Tuesday, 7 March 2017

Teacher Voices: Neil Jarrett

Last year I celebrated 40 years in educational technology and tracked some of the history of this relatively new discipline. This year I'm celebrating 20 years as a teacher educator, all of it at Plymouth Institute of Education.

In a recent post entitled Teacher Voices I promised I would celebrate by interviewing some of my past student teachers to see where they are now and what their professional responses are to ten questions.

One of those former students - Neil Jarrett (@edtechneil) - has done rather well for himself. Neil graduated in 2009 and is now a teacher at an international school in Thailand. He has written three books and several articles for magazines such as the Times Educational Supplement. His teacher blog EdTech4Beginners is a must read for anyone interested in leveraging technology in schools. Neil has a real passion to share his learning not only with his students, but also with his professional community. Here at Plymouth Institute of Education, we are very proud of Neil's achievements!

1) What made you decide to become a teacher? What/who inspired you? What were your motivations?
I was inspired by my mother who was also a teacher. I used to help in her class a lot when I was growing up.

2) What is the best thing about being a teacher in a primary school? What gets you out of bed in the morning?
It is an exciting time to be a teacher with new initiatives and new technologies emerging all the time. It allows me to be creative and innovative on a daily basis.

3) What does it take to become an excellent teacher? What characteristics do the best teachers have?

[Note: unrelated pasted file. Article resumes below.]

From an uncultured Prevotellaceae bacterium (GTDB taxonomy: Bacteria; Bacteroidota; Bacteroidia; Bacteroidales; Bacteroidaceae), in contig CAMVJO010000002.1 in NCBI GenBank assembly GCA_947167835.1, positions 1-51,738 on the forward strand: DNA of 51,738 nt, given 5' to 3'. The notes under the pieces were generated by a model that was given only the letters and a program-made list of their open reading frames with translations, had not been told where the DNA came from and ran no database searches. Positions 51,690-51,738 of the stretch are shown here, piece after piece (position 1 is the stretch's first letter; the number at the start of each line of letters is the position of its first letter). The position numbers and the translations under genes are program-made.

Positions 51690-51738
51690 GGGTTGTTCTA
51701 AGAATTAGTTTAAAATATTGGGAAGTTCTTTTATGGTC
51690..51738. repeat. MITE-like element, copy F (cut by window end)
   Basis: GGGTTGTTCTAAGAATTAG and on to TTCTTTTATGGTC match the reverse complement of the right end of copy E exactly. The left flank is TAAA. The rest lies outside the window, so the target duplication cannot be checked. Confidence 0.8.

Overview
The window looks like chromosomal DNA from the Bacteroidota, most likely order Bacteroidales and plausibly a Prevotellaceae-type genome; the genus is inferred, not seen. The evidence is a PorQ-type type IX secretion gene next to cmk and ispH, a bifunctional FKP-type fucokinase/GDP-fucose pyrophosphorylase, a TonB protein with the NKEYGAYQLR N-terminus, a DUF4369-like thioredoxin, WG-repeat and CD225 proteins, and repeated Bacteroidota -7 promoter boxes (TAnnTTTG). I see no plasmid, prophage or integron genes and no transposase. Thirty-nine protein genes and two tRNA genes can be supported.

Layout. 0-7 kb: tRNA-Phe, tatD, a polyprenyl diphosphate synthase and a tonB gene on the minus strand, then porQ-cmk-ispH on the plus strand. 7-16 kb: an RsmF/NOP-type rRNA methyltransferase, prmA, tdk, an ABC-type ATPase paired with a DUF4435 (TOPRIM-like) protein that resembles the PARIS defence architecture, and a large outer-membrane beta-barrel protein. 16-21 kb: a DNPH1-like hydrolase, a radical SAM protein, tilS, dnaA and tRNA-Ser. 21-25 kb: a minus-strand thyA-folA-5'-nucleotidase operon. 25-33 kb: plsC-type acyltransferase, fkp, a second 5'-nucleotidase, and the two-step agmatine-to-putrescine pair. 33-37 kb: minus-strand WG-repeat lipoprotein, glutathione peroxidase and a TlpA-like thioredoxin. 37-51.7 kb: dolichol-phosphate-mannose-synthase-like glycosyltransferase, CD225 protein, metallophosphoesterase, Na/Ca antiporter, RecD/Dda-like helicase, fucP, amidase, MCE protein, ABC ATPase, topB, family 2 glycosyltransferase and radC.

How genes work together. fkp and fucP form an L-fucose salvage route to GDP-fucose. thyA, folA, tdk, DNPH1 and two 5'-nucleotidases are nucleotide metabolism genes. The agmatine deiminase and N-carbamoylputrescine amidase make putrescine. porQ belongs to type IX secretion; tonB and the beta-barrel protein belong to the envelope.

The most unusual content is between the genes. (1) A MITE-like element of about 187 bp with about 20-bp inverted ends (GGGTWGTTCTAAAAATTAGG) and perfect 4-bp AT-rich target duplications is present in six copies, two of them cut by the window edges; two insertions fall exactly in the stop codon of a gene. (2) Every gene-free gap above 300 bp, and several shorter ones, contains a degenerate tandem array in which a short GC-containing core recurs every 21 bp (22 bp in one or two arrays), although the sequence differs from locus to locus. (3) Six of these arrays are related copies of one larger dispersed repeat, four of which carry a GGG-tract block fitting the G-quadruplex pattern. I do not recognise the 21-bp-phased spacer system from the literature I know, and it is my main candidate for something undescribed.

Knowing how to pitch a lesson and thinking of exciting ways to teach it. I also think the best teachers are the ones who can explain new concepts in a clear, methodical way.

4) What do you consider your greatest achievement to date as an educator?
Being nominated for educational blog of the year.

5) How can we improve education? If you were the Secretary for Education, what would be your first priorities?
I would push for a more creative curriculum with emphasis put on inquiry and project based learning.

6) What are the most innovative uses of technology in education (that you have done yourself, or have seen)?
Collaborative work through tools such as Google Docs. The fact that children can work together, simultaneously (and even remotely) is fantastic.

7) What is your favourite story or memory of teaching children you would like to share?
Teaching internationally and being immersed in an amazing culture.

8) What advice would you give those who are just about to start out on the pathway to becoming a teacher?
Manage your workload well – focus on the important things that impact on learning.

9) What will schools of the future look like? What would you like to see happening in the next 10 years?
I predict that artificial intelligence will assist teachers with tracking progress and generating personalised next steps.

10) What are the most significant challenges facing education right now?
I think children are pushed to achieve too early. They all learn at different times and at different speeds – there is no set model we should follow for each child.

Photo courtesy of Neil Jarrett

Creative Commons License
Teacher voice 1: Neil Jarrett by Steve Wheeler was written in Plymouth, England and is licensed under a Creative Commons Attribution-NonCommercial-ShareAlike 3.0 Unported License.

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